United Nations: Along with the COVID-19 pandemic, the world is today seeing a dangerous outbreak of misinformation about harmful health advice, hate speech and wild conspiracy theories, and antidote to this pandemic of misinformation is fact-based news and analysis, UN Secretary-General Antonio Guterres said.
"This year on World Press Freedom Day, the world, including the media, faces an entirely new challenge: COVID-19, which is affecting everyone, everywhere. Along with the pandemic, we are seeing a dangerous outbreak of misinformation, from harmful health advice and hate speech to wild conspiracy theories, Guterres said.
He made the remarks during an online high-level dialogue on Press Freedom and Tackling Disinformation in the COVID-19 context. He said blatant lies are spreading online at a terrifying rate and a recent analysis found that more than 40 per cent of posts about COVID-19 on one major social media platform were posted by bots automated programmes disguised as people.
"The antidote to this pandemic of misinformation is fact-based news and analysis. It depends on media freedom and independent reporting, he said, underscoring that press freedom is rooted in a fundamental tenet of journalism without fear or favour.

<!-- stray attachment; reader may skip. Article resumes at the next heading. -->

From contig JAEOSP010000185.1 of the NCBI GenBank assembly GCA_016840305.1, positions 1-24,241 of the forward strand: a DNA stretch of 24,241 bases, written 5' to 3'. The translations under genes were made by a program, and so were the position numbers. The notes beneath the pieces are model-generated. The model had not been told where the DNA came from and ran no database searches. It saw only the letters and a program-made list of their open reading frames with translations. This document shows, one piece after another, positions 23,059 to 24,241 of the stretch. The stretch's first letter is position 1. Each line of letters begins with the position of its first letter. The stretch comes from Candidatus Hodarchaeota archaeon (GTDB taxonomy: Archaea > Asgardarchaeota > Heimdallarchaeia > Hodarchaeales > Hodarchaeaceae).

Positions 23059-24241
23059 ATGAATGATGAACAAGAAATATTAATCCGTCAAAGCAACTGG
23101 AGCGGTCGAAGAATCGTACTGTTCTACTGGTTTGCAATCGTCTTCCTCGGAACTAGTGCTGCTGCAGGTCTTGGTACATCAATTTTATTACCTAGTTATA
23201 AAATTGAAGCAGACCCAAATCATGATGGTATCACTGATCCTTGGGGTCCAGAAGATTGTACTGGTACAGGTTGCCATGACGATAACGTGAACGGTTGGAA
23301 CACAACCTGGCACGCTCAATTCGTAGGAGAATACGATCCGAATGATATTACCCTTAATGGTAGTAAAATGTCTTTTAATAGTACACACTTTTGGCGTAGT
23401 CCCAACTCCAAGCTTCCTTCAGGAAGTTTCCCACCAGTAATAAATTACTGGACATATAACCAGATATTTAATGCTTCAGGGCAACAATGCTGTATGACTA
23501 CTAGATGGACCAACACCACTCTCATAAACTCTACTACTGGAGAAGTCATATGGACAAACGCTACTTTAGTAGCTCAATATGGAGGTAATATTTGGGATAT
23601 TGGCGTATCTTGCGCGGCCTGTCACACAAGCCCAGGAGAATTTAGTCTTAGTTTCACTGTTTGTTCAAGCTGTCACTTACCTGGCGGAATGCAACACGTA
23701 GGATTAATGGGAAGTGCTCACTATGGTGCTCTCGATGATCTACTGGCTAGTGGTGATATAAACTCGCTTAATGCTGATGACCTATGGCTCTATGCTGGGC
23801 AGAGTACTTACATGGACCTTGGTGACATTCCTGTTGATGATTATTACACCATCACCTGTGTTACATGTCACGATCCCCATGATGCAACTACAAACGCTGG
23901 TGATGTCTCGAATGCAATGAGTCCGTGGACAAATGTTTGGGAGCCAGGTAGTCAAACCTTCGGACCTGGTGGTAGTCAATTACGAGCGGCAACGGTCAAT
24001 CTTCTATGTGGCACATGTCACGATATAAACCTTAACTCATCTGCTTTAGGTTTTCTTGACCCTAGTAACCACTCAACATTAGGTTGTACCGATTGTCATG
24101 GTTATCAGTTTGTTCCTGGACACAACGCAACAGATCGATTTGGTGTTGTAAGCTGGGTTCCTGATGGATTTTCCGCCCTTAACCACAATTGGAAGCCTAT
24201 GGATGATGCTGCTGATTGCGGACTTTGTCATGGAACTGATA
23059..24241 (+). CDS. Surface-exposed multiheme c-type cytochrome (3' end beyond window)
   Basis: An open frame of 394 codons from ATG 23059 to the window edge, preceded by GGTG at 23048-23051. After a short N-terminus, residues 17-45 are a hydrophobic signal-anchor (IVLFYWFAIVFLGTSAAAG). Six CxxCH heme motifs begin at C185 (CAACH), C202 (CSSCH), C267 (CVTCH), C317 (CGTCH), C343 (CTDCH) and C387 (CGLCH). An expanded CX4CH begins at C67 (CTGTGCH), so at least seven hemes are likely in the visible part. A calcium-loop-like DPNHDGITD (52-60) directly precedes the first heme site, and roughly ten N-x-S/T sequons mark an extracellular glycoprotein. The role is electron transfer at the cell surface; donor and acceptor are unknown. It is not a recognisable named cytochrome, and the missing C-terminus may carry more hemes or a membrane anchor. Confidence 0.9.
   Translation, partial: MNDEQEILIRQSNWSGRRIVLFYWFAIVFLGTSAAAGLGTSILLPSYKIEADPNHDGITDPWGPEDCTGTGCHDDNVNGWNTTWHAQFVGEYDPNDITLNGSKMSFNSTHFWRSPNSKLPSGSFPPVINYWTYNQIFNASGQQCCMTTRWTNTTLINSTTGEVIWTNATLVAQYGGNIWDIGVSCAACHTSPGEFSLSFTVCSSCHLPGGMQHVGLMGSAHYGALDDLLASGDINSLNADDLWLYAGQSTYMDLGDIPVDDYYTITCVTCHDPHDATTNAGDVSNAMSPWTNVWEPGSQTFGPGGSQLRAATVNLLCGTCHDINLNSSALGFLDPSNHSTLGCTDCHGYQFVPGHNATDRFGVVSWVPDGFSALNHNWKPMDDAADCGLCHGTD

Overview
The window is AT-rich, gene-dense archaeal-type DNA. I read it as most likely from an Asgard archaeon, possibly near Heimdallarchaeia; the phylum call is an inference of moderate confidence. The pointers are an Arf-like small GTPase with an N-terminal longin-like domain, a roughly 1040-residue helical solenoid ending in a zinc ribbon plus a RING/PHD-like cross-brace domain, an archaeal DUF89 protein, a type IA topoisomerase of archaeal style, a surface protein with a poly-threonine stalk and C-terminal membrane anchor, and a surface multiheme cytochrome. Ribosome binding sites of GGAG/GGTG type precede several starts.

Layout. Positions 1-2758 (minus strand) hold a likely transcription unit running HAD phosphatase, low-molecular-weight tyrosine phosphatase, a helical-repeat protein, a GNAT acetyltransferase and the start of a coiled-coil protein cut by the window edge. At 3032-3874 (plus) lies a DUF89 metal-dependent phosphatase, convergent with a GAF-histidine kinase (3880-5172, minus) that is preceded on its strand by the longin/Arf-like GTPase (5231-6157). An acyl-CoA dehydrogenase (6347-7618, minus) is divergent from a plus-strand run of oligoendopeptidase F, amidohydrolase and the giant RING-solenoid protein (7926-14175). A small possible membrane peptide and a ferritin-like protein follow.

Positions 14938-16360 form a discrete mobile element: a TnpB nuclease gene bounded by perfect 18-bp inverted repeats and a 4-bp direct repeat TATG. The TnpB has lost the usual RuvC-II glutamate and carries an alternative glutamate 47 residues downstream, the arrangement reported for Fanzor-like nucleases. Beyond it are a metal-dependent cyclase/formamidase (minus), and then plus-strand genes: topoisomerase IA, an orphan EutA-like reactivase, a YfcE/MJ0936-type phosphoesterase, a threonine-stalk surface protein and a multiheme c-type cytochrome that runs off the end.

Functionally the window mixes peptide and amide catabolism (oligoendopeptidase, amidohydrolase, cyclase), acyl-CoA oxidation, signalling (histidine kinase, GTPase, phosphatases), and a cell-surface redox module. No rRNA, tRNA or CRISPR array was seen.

Guterres underlined that when journalists are attacked, societies as a whole pay a price. No democracy can function without press freedom, which is the cornerstone of trust between people and their institutions, he said.
The UN chief expressed concern that media has come under increasing pressure in recent years, with many journalists facing threats, harassment and violent attacks. Last year, 57 journalists were killed around the world and women are often targeted for attack.
He noted that the winner of this year's World Press Freedom Day award, the Colombian journalist Jineth Bedoya Lima, is a courageous woman reporter. Paying tribute to all journalists working under hazardous and difficult conditions around the world, Guterres said he has seen how journalists risk their lives to make sure people's stories are heard.
"I could not do my job without the courageous, creative and often deeply moving work of the media, he said.